There has never been a better time to dive into the Xbox ecosystem with the Xbox One or Xbox One X, especially now, six years after the console’s debut. It may not be leading the pack in sales, but Microsoft has been doing a lot of interesting, innovative things with the platform.
In fact, being an underdog with a serious exclusive games problem seems to have convinced the team at Xbox to get scrappy and creative. Microsoft has been blurring the lines between console and PC gaming for years, divorcing Xbox’s success from console sales. You can (and should) say the same things about services like Xbox Game Pass, which its competitors haven’t been able to match. And, speaking of hardware, the mid-generation Xbox One X is the most powerful console currently available — a fact that Microsoft has worked tirelessly to communicate to the world.
Against the backdrop of an underperforming console generation, Microsoft bolstered the Xbox One with backward compatibility, bringing millions of people’s Xbox and Xbox 360 libraries to the modern hardware at no added cost. A handful of the hundreds of backward-compatible games go a step further, benefiting from the upgraded power of the Xbox One X with improved resolution and frame rates.
So whether you’re an existing fan of the Xbox platform or you just recently bought an Xbox One or Xbox One X, here are the 22 best games for the platform to get your collection started, or give you some new ideas about what to play.
Why 22 games, though? Round numbers are boring, and any more might be overwhelming. 22 games is solid number of titles, spread across many genres, with selections for adults, children, or families to play together. We wanted to focus on the best of the best for this guide to the Essential releases of Xbox One, and we think you’ll be able to find something you like. And heck, when possible, we’ve included a link to our guide for each game, just in case you need a little help.
And if the list of 22 games up top isn’t enough, check out the extra recommendations we threw in at the bottom. There are plenty of great experiences on the Xbox platform, so let’s get started!
Some of the campaign is designed for sipping, mulling, and savoring, like the hours we spent slowly and deliberately exploring large, open-world areas, discovering secrets and learning about the Gears of War universe along the way.
Other parts are as rumbly and explodey as an Avengers movie, like every time we shot our way yard-by-yard through small corridors, big rooms, and enormous factories, peeking out from cover to reduce monsters into meaty roast-sized pieces.
And sometimes it’s a bit of both, like when we discovered a credible stealth sequence (in a Gears of War game!), botched it, and the cerebral calm transformed into a rumbling firefight.
These shifts in tone and pacing shouldn’t work, and yet they do. This is what makes Gears 5 so remarkable — and we’ve barely discussed the multiplayer options!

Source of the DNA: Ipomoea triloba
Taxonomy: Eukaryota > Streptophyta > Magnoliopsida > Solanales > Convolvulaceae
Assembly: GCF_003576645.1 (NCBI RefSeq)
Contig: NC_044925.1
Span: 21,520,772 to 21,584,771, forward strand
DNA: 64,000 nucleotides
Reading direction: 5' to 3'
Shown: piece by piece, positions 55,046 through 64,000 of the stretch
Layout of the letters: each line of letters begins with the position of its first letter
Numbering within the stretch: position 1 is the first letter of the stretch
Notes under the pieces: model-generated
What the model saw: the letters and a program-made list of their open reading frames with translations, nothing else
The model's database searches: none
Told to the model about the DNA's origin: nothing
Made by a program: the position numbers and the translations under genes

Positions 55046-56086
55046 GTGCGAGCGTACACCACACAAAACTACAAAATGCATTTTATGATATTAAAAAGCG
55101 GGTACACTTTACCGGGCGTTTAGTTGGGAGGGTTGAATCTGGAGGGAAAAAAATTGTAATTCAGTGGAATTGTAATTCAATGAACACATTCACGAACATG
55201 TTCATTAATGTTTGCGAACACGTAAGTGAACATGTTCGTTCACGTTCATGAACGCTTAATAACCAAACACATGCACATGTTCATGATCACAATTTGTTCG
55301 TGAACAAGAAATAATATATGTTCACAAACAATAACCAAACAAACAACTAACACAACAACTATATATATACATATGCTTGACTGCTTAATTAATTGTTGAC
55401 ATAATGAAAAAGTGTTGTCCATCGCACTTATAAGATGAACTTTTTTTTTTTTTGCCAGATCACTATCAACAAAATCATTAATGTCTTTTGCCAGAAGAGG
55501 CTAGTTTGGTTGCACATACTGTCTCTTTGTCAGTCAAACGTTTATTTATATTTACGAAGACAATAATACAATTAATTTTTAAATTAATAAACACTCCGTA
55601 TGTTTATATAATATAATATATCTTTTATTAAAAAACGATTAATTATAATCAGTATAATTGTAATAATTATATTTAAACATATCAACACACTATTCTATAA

It’s surprisingly difficult, because the more you describe it, the less mysterious it becomes, and keeping the mystery alive is an enormous part of the game’s appeal.
Here’s how Colin Campbell began Polygon’s Outer Wilds review:
Outer Wilds is a nonviolent, first-person exploration-puzzle game set in a solar system that’s sprinkled with delightful mysteries. Its secrets are scattered among a whirling orrery of planets, which I probe and investigate.
That’s the stone-cold truth of Outer Wilds, from a helpfully mechanical point of view. It’s an important, incomplete part of the description. You ought to know what you do.
Thing is, the magic in Outer Wilds is as much philosophical as it is mechanical, which is why Chelsea Stark began our game of the year essay like this:
Games have long fixated on humanity’s quest to play colonist, conqueror, or anthropologist, learning about and usually seeking to control everything beyond our own horizons.
But Outer Wilds delivers one of the most ambitious tales of discovery I’ve ever seen in gaming, without a focus on violence or domination. It’s a triumph that we at Polygon are happy to declare our game of the year for 2019.
So, yes, Outer Wilds tells the story of an alien species with adorable wooden spaceships, which which you explore the solar system — and very process of doing so reveals a mystery that would be a tragedy to spoil.
Get it here: Microsoft Store
Control is a wonderfully weird game. It’s also gorgeous.
Its story and its characters are equal parts challenging, confusing, and intriguing. None of them is offensive enough to remain off-putting. Each makes you want to explore deeper and learn more — and it helps that Control looks and feels great while you unravel the mysteries of the Oldest House.
Control manipulates light and shadow not just to look great, but to serve the very foundation of the narrative. Aspects of the game can seem weird or disjointed, but everything in Control is deliberate, which you’ll see if you stick with it. Uncertainty is a feature, not a bug.
Developer Remedy Entertainment fully committed to Control’s pulpy, surreal premise, and that made Control as much a technical marvel as an artistic achievement.
Sekiro: Shadows Die Twice is a fitting capstone to developer FromSoftware’s peerless decade of development, during which it created of games that dared players not to die. FromSoftware’s games are, by design, difficult — borderline antagonistic, in fact. And yet they’re also incredibly popular and influential.